About Us: Horticulture and Crop Science Exit Seminar

Jul 19, 2016, 8:00am - 9:00am
244 Kottman Hall (Columbus) video-linked to 121 Fisher Auditorium (Wooster) & iAGRI large conference room at Sokoine University of Agriculture (SUA), Tanzania
Horticulture and Crop Science Exit Seminar
Victoria Bulegeya
Advisor: Dr. David Francis
Committee: Dr. Margaret Redinbaugh, Dr. Peter Thomison
Tuesday, July 19, 2016 (8:00 – 9:00 am)
In Fisher room 121 (Wooster) video linked to Kottman Hall room 244 (Columbus) and iAGRI large conference room at Sokoine University of Agriculture (SUA), Tanzania

Title: The effects of Potyvirus resistance on Maize lethal necrosis (MLN)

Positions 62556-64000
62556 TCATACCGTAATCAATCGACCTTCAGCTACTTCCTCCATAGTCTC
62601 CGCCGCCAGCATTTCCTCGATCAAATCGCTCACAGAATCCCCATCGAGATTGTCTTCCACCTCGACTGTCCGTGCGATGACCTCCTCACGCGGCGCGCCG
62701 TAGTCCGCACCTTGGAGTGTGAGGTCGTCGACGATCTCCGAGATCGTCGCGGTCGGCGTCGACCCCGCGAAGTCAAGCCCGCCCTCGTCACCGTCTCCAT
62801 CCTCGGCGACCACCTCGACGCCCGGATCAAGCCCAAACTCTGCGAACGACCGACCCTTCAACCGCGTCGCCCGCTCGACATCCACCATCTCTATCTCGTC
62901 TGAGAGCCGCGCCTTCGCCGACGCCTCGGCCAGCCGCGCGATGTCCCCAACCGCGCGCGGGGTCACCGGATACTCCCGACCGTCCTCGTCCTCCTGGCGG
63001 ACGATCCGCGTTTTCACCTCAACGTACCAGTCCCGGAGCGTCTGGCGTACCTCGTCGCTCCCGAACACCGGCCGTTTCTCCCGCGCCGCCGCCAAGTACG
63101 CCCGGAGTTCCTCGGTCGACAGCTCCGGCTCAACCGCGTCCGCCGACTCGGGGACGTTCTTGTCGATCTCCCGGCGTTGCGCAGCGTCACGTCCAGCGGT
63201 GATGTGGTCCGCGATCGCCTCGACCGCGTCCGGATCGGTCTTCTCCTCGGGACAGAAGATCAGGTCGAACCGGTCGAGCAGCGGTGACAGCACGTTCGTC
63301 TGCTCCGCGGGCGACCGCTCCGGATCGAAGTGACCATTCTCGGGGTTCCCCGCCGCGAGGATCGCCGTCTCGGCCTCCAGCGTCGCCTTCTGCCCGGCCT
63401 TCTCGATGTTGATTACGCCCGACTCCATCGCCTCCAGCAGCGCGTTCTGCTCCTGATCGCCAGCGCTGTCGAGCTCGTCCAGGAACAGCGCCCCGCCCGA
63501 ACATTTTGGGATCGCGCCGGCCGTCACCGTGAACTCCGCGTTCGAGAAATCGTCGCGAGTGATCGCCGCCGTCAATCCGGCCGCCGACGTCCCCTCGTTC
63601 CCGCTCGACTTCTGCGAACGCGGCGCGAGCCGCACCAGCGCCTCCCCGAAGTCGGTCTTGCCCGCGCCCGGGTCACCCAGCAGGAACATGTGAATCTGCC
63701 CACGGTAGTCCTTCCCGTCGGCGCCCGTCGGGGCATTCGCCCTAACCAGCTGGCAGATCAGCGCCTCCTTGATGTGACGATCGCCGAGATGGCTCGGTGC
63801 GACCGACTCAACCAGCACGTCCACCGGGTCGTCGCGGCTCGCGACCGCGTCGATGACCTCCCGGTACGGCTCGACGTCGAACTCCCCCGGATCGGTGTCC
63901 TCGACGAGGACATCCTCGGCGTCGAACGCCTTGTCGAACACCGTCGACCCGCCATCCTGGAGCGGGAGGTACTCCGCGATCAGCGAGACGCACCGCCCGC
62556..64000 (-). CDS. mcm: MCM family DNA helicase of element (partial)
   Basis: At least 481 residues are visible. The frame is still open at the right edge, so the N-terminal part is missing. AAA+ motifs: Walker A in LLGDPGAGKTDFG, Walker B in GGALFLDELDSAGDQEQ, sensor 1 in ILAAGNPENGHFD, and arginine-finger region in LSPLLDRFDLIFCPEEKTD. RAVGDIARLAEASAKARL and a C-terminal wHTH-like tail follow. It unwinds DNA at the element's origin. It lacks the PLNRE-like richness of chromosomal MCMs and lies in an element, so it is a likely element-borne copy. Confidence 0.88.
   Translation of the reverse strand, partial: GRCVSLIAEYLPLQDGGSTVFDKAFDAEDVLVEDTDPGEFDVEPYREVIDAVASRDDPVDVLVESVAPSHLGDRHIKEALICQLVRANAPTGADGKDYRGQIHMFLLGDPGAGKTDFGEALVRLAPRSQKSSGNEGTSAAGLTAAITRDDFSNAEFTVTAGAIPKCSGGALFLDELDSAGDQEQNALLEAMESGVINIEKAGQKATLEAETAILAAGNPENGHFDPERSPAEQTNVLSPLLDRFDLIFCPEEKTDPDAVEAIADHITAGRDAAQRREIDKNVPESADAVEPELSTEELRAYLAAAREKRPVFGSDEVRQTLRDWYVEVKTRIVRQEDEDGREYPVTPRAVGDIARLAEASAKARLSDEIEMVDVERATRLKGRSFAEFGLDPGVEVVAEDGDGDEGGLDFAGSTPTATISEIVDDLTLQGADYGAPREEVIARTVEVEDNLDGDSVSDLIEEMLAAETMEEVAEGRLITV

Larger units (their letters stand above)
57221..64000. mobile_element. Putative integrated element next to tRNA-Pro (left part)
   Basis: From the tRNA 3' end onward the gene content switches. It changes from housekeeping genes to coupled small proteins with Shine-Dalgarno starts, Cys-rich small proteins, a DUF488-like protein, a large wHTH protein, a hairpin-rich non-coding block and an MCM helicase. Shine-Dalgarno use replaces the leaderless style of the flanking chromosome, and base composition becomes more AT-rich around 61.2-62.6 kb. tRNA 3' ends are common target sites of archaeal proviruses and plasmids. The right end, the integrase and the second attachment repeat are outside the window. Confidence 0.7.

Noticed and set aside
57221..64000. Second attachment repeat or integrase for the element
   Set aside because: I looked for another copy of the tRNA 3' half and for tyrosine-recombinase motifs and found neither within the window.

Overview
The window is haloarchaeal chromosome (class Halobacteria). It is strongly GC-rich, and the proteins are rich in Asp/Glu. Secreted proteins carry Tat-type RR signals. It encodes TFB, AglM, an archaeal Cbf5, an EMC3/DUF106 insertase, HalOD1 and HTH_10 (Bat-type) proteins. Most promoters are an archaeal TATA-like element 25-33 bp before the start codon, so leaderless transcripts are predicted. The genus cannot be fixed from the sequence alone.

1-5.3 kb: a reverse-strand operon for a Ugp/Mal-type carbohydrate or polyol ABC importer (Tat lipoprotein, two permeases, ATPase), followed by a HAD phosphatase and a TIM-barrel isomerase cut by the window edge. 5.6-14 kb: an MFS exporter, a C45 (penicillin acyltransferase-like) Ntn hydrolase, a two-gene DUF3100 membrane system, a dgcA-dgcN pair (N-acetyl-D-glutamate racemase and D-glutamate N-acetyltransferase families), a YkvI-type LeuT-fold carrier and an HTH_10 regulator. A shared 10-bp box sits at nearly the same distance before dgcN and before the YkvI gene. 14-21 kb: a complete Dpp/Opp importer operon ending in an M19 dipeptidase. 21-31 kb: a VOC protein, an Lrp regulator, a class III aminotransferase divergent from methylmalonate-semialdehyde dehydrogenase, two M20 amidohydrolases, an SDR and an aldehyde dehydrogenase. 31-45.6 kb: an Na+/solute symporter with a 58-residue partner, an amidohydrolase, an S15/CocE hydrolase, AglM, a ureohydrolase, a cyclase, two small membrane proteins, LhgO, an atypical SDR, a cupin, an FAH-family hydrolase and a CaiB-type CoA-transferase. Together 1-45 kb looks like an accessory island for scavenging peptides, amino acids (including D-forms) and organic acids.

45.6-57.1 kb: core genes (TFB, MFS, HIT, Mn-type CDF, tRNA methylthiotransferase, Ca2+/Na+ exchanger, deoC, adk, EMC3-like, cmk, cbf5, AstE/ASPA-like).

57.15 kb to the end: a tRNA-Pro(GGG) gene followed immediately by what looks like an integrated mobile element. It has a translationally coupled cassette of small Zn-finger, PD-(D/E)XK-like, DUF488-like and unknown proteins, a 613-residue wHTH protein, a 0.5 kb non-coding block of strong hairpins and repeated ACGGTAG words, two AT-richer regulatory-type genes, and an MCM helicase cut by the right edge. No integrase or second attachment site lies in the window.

Maize lethal necrosis (MLN) is a viral disease of corn currently affecting farmers in East and Central Africa. MLN is caused by a combined infection of Maize chlorotic mottle virus (MCMV) and any virus in the potyviridae family. In East Africa, MLN is caused by a combined infection of MCMV and Sugarcane Mosaic virus (SCMV).  This study aimed at utilizing available potyvirus resistance sources to control MLN and link potyvirus resistance with white maize endosperm color preferred by consumers in Sub Saharan Africa (SSA). The studies used Recombinant inbred lines (RILs) with different QTL for potyvirus resistance on chromosome 3, 6 and 10 derived from Oh1VI, a line known for multi-virus resistance, and screened them against MLN using artificial inoculation and natural infestation. Significant differences among genotypes and QTL groups were detected at P=0.05 when screened in the growth chamber and under natural infection. The QTL combination of 3, 6 and 10 was the best for MLN control as reflected by low MLN scores. The study also selected for genetic linkage between potyvirus resistance and white endosperm color to bring resistance into the white maize background preferred by farmers and consumers in SSA. The study used a yellow resistant line Pa405 and white susceptible lines CML 333 and CML 277 to generate 900 F2 progenies which were screened using short sequence repeats (SSR) markers to select for recombinants with white endosperm and potyvirus resistance. Twenty one (21) recombinants were selected, self-pollinated, and progenies from 6 recombinants were screened for resistance to SCMV and MDMV. All 6 progenies were resistant to MDMV and 4 recombinants were segregating for resistance to SCMV, suggesting that coupling phase recombination was established in these families. Recovered recombinants can be used in breeding programs for introgression of potyvirus resistance into the preferred food-grade genetic backgrounds in SSA.  Results from this study provide useful baseline information for MLN control through potyvirus resistance in Sub Saharan Africa.